“The book is a vivid example of the great importance of the coordination among different sectors and areas (e.g. financial, monetary, fiscal, political, economic, business, technological, social, etc.), which have different cycles and operations, in order to face the major challenges of mankind today.”
Hydrogen’s innovation in the EU framework of Energy and Climate: hydrogen holds the potential for helping Europe to reach its targets of a climate neutral 2050. The development of new clean tech industries can help Europe to bounce back even faster, while boosting its competitiveness.
Europe is looking at a power system that will be based on more than 80% renewables by 2050. Hydrogen has the potential to reach 13-14% of Europe energy mix by 2050. Today it only reaches just about 2%.
Europe also looks to hydrogen for its use in industry and areas of transport where emissions are difficult to abate and where electrification cannot be guaranteed. Today’s demonstration projects in steel making are very promising and should be scaled up rapidly.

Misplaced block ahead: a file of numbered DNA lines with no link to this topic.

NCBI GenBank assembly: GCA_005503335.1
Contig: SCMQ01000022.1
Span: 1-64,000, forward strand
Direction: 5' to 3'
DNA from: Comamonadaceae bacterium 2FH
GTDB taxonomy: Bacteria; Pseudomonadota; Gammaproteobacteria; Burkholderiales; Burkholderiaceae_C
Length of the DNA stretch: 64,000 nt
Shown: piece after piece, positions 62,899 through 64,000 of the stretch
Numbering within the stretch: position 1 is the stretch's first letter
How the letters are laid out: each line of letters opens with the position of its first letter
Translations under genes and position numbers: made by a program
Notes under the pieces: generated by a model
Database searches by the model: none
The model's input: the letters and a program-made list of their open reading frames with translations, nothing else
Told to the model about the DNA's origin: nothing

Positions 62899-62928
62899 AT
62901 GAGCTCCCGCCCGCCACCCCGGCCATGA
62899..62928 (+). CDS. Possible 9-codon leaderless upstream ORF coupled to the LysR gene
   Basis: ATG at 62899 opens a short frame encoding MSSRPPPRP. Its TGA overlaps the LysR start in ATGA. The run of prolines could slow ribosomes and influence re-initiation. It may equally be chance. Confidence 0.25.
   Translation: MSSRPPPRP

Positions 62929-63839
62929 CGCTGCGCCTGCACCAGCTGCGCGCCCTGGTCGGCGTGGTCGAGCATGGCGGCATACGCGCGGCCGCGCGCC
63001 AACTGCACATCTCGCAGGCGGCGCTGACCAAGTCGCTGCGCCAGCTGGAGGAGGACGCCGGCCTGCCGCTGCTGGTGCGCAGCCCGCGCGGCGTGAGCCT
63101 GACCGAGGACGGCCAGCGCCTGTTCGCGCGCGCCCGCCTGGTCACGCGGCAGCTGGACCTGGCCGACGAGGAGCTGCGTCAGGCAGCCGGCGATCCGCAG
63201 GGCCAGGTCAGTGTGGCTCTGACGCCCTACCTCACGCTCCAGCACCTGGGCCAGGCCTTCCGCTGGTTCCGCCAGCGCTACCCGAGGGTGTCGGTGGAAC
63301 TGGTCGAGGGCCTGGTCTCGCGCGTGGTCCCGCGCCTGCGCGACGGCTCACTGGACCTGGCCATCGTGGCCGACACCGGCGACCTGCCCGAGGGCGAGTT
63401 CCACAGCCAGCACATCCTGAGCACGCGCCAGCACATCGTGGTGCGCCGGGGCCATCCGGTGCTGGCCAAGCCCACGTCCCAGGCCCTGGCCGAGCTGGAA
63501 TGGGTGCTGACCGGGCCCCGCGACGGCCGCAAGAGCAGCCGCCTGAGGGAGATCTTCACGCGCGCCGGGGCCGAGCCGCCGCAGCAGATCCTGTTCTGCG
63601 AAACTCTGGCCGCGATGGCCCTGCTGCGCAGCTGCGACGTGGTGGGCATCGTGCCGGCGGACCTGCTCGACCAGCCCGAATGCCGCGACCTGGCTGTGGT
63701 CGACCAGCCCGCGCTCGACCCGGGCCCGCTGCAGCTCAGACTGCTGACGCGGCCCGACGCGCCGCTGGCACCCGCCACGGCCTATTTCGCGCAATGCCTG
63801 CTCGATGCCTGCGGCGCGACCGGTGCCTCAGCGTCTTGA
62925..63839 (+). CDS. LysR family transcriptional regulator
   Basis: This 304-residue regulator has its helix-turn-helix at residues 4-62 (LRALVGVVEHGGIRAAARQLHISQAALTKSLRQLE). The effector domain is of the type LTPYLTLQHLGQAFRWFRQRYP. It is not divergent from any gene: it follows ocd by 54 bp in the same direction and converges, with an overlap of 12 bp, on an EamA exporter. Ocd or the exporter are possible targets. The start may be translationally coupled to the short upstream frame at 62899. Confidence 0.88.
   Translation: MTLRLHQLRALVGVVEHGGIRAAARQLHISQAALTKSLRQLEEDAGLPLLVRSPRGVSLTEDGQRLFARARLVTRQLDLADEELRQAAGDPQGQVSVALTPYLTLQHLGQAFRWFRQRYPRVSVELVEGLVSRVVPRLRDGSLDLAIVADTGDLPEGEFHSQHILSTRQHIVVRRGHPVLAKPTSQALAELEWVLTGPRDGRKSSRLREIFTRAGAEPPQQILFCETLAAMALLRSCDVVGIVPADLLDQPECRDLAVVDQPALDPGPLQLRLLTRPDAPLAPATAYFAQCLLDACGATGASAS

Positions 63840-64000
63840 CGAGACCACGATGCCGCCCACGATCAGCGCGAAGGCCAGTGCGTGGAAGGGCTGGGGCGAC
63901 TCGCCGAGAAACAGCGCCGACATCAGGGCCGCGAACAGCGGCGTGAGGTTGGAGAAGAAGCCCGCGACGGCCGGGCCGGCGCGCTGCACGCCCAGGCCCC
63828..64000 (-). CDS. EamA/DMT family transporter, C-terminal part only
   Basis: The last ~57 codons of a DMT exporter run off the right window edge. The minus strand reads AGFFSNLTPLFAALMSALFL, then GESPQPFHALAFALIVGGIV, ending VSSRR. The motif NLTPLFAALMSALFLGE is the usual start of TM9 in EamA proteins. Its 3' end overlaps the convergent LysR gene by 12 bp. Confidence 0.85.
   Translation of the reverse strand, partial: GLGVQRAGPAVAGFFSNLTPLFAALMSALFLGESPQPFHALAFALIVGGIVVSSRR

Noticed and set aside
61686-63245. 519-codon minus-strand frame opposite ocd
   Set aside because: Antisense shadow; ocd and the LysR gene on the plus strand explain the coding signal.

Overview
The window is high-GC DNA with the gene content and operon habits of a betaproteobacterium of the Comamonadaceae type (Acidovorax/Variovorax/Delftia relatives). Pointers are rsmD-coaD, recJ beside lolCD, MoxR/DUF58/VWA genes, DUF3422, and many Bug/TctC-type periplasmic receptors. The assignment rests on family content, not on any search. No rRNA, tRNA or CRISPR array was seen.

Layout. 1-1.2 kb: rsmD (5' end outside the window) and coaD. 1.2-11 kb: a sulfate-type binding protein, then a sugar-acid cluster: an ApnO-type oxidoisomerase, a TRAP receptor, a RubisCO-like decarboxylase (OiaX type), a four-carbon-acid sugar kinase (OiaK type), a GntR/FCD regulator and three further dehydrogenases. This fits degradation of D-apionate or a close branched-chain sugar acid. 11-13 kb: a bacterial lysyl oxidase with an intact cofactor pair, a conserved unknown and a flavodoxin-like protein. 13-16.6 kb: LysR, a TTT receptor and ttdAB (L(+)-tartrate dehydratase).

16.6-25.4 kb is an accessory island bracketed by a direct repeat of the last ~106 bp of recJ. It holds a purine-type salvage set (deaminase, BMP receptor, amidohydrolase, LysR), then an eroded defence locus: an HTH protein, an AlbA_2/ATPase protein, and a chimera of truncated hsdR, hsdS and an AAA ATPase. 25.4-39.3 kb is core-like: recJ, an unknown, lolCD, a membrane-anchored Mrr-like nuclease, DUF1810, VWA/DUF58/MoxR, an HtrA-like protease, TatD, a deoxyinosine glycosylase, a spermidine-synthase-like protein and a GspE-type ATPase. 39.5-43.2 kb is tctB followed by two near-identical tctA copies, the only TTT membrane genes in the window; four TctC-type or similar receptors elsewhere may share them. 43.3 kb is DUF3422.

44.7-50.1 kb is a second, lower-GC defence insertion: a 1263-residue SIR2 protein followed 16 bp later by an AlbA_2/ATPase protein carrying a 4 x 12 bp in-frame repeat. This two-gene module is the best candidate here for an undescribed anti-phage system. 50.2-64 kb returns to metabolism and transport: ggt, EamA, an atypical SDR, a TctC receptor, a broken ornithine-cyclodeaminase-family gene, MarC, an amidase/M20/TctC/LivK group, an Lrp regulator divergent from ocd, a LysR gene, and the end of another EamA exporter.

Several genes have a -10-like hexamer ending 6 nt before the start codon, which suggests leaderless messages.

EU industry holds a strong global position in hydrogen, it simply does not have the infrastructure at scale yet to improve on its goals. Thus, Hydrogen strategy puts forward ambitious targets to install 6 GW of electrolyser capacity by 2024 and 40 GW by 2030 producing up to 10 MTn of renewable hydrogen.
Even if the costs have already been reduced by 60% in the last ten years, it is required investments which is the biggest barrier to innovation. EU decreased its public investment in research and innovation by 13% over the last years.
For this reason, the 672.5 billion Recovery and Resilience Facility will channel 37% of its grants and loans to climate-related investment. Also, Horizon Europe has a budget of 95.5 BEUR, 35% of these funds will be dedicated to the green transition.
Aquí no hay Playa Programa del lunes 28 de Agosto de 2017
Por Carlos Honorato y Paloma Nolasco
Entrevista a Miguel Chamochín sobre su libro
Hoy hemos tenido con nosotros a Miguel Chamochín en Onda Madrid, que ha publicado su libro titulado “Internacionalización, Desarrollo Sostenible y Energías Renovables: América Latina”.
Su libro tiene un carácter divulgativo, se dirige tanto a profesionales, como a estudiantes y público general, que quieran adquirir una visión en conjunto del sector de las energías renovables y sus implicaciones para América Latina.